Harmonized System FAQs
- What is the HS?
HS stands for Harmonized Commodity Description and Coding System. The HS is the international standard for reporting goods to customs and other government agencies. It is a numeric language that is used by more than 200 countries worldwide, and covers 98% of international merchandise trade. The HS was created and is administered by the Brussels-based World Customs Organization (WCO).
- What are HS codes?
HS codes are essentially the language of international trade. They are the 6-digit numerical codes that describe “what” is being shipped to and from countries worldwide, HS code form the basis upon which all modern customs management systems operate. Most customs authorities require HS codes to be provided on import and export declarations.
- Is there a difference between HS codes and Tariff Codes?
The first 6 digits of the HS code are common to all countries. Each country is permitted to add additional numbers to suit its own tariff and statistical needs, creating 8, 10, and sometimes 12 digit national codes.
- What is HS classification?
HS classification is the process of assigning numerical HS codes to products for import or export.
- Why is HS classification important?
In most countries, importers and exporters are legally required to declare their goods to Customs using HS codes. HS codes identify the rates of duty and tax that will be assessed, prohibitions or restrictions that might be imposed, and permits or licenses that might be required. In many countries, importers are required to report HS codes to Customs before their goods are loaded for export. In the United States, this mandatory advanced cargo reporting program is called the “Importer Security Filing” (“ISF”, or “10+2”).
- How do companies use HS codes?
HS codes are used by companies to comply with trade regulations, to calculate the true and total landed cost of imported articles and components, to identify selling and sourcing opportunities abroad, and to link the procurement and compliance elements of the supply chain.
- Is HS classification difficult?
HS classification is extremely difficult. Several government studies have shown that 1 out of every 3 entry lines is misclassified.
These high rates of error are caused by two main factors.
First, the HS nomenclature and the rules governing the classification process (i.e. the General Rules of Interpretation and HS Legal Notes) are very complex. The average national tariff schedule is more than 2,000 pages and, although many millions of products are theoretically classifiable, only a few thousand are explicitly described in the nomenclature.
Second, there is a profound gap between how products are described in the HS nomenclature and how they are expressed in normal commercial terms. For example, in order to properly classify an “electric toothbrush”, it must somehow be recognized as an “Electro-mechanical domestic appliances, with self-contained electric motor, other than vacuum cleaners of heading 85.08. Other.”
These factors mean that it is nearly impossible to find most products by a simple keyword search.
- Do HS codes ever change?
Yes, HS codes are subject to revision every 5 years. National tariff codes change more frequently — sometimes several times per year.
Customs Compliance FAQs
- What are the consequences of misclassification?
Improper classification can mean loss of profits, penalties, or worse – either because of improperly calculating the true landed cost of finished articles and parts, or because of non-compliance penalties.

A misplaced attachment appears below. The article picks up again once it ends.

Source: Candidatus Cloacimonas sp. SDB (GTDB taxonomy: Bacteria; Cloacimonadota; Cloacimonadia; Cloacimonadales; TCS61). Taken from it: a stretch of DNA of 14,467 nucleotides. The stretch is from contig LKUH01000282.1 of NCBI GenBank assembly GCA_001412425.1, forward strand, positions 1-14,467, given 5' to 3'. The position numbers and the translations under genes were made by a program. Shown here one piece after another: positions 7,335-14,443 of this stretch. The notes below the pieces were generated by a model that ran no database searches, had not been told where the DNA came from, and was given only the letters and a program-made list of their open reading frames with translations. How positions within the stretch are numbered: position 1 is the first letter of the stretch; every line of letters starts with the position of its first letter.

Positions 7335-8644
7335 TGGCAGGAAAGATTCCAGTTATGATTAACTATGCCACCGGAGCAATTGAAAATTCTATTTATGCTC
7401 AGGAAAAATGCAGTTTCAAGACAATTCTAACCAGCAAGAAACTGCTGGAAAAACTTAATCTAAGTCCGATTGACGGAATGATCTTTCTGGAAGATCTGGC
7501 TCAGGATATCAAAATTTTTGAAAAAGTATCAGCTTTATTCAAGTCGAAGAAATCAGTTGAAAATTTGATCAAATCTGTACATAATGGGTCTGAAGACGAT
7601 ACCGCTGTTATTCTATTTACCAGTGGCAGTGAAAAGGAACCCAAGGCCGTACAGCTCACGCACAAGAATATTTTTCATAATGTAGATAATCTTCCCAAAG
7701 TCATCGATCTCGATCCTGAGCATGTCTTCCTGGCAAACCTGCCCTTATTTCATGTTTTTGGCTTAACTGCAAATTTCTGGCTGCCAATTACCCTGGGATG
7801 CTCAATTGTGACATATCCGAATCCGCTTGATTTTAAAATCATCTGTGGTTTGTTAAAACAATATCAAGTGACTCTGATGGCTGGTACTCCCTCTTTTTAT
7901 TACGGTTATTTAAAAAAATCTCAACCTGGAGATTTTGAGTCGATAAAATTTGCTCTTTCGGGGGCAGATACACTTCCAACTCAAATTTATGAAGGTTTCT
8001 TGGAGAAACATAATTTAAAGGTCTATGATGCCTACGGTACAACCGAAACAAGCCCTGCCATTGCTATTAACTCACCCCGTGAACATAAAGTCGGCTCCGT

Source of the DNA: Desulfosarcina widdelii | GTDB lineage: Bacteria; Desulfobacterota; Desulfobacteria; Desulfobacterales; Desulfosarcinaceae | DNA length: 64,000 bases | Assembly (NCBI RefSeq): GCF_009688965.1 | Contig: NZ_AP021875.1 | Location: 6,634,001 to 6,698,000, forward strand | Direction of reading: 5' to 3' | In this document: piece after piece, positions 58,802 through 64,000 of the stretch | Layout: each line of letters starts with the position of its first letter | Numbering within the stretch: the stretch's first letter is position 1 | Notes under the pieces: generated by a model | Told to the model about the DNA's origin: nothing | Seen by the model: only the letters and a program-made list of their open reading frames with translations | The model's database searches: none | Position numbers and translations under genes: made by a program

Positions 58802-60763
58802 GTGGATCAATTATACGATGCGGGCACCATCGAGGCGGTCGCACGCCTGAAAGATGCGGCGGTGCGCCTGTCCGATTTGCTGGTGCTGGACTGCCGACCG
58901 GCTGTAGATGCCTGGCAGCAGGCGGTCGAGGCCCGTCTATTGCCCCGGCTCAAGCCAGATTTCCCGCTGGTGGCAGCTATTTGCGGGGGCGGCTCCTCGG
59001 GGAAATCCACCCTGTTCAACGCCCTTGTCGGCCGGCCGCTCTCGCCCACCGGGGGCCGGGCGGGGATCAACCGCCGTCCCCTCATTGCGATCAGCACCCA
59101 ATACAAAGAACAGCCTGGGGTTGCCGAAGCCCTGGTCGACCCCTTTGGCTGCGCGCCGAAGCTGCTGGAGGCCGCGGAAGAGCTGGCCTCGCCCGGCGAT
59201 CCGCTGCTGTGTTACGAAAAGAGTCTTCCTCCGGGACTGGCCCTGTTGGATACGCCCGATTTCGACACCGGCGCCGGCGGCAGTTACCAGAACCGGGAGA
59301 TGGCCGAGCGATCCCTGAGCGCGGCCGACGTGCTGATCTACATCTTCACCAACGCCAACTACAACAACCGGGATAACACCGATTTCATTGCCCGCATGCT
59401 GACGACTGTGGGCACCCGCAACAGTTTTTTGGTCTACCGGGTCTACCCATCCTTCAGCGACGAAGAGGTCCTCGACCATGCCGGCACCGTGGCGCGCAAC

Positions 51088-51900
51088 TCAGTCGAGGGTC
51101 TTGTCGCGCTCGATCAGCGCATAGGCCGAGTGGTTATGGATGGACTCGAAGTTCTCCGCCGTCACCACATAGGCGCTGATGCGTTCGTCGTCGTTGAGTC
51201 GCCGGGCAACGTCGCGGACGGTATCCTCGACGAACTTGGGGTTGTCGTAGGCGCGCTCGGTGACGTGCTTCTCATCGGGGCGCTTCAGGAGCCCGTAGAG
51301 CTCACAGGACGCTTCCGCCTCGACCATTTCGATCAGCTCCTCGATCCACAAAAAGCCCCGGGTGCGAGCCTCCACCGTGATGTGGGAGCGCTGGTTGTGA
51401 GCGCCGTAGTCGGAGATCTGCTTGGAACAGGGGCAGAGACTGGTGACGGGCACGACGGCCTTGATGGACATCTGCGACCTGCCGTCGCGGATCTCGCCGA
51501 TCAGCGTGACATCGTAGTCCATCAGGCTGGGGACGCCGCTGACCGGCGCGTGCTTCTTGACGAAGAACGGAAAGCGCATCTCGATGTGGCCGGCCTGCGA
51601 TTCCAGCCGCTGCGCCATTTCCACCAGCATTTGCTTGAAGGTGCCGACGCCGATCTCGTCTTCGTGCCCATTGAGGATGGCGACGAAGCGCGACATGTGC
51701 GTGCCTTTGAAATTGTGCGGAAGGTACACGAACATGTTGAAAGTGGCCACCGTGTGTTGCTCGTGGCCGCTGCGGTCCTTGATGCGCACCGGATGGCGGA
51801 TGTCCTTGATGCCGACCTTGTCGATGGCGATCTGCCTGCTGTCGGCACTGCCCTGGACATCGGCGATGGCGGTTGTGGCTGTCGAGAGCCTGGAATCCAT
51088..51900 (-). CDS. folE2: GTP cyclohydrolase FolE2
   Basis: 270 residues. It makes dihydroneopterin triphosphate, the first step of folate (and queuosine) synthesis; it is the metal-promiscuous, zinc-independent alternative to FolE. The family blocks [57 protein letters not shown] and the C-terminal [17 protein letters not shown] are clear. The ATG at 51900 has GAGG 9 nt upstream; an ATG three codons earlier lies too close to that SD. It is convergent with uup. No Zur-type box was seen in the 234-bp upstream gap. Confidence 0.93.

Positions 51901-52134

Most governments apply some form of monetary penalty for classification errors. In the United States, penalties are assessed based on Customs’ determination of negligence, gross negligence or fraud. For the most benign kind of classification error, US Customs and Border Protection will assess a civil penalty amounting to either:
(A) the lesser of -
(i) the domestic value of the merchandise, or
(ii) two times the lawful duties, taxes, and fees of which the United States is or may be deprived, or
(B) if the violation did not affect the assessment of duties, 20 percent of the dutiable value of the merchandise.
- Who is responsible for HS classification?
In most countries, the importer of record is solely responsible for the accuracy of the HS codes declared to customs. This poses a serious problem for companies that rely on third party experts for HS classification.
Recently, the United States Court of Appeals has ruled that any person acting on behalf of a corporate importer of record could be held personally for errors on entry declarations made to Customs. This means that anyone involved with the import process is at risk.
Important and exporters must remember that you can outsource function, but not responsibility.
- What is meant by “Reasonable Care”?
“Reasonable Care” is the standard that every importer must meet in order to satisfy U.S. Customs and Border Protection (CBP) compliance regulations. In terms of HS classification, CBP expects declarants to demonstrate that they have established reliable procedures to ensure that merchandise has been properly classified, especially if such classification has been done by an outside entity.
“The Reasonable Care Checklist" published in the U.S. Federal Register warns “importers should not rely exclusively on their customhouse broker to process their imports”.
- How can an importer demonstrate Reasonable Care?
Most Customs authorities have not provided an explicit checklist for what may constitute reasonable care. It is generally accepted that reasonable care can be demonstrated by having procedures in place to ensure that submissions made to Customs - whether by the importer directly or by someone on their behalf - are accurate.
For HS classification, this means maintaining audit trails of classifications done in house, and regularly reviewing classifications done by 3rd party contractors such as Customs Brokers or classification service providers.